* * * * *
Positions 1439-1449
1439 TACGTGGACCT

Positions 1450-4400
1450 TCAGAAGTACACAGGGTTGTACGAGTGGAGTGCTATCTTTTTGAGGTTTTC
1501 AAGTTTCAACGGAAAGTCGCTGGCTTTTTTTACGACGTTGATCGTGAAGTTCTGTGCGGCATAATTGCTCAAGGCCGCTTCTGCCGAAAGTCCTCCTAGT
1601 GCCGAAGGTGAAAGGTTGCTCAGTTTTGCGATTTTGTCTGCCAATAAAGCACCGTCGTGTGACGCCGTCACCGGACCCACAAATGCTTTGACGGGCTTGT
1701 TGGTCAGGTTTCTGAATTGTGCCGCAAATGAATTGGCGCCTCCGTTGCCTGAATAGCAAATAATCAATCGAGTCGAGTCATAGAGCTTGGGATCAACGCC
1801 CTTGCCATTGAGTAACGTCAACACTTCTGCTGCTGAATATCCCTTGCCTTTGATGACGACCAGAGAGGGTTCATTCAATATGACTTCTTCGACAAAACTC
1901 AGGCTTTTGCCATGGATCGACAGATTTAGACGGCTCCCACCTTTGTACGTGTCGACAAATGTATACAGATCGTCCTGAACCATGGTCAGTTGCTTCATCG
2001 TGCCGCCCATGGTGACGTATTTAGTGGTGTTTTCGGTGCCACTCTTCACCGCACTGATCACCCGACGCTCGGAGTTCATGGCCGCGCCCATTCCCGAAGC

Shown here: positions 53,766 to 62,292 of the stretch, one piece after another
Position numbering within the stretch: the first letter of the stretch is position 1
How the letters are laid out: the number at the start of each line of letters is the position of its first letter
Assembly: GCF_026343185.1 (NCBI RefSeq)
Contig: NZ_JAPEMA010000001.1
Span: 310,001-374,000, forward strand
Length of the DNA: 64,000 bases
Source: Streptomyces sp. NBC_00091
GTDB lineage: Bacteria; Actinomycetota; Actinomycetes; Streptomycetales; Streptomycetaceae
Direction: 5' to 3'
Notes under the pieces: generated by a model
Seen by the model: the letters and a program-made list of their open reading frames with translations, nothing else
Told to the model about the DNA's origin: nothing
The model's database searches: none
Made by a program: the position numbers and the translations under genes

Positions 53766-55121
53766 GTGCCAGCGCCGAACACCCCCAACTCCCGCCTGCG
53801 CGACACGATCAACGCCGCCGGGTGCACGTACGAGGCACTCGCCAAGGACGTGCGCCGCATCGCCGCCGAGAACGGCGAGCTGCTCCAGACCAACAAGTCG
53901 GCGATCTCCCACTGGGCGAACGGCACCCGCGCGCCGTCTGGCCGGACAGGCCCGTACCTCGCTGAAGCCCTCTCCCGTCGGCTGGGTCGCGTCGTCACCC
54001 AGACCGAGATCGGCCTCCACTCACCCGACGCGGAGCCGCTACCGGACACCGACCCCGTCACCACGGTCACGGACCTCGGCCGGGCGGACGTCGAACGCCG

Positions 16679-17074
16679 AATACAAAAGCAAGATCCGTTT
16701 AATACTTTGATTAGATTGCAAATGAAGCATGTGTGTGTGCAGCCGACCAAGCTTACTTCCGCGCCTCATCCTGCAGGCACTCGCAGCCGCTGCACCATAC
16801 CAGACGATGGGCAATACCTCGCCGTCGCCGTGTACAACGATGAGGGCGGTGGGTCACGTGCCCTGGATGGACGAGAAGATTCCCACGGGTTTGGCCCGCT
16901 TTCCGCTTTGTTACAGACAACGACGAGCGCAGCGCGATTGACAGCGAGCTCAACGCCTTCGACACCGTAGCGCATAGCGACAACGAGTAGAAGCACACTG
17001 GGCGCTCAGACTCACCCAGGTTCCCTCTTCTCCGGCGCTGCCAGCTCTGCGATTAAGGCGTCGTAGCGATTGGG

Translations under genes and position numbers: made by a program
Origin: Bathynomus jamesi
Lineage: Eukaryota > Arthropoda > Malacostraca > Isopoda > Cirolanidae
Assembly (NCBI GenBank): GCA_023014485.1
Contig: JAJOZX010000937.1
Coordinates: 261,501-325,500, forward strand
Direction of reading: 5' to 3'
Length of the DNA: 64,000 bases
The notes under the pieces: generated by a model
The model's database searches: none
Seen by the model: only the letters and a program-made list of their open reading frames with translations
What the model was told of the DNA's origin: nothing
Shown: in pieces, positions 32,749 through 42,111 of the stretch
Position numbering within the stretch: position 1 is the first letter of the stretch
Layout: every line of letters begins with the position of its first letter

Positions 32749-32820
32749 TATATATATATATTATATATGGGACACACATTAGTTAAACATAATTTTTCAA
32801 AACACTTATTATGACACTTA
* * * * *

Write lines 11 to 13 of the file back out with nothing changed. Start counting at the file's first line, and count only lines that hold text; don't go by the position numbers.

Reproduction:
Shown here: positions 53,766 to 62,292 of the stretch, one piece after another
Position numbering within the stretch: the first letter of the stretch is position 1
How the letters are laid out: the number at the start of each line of letters is the position of its first letter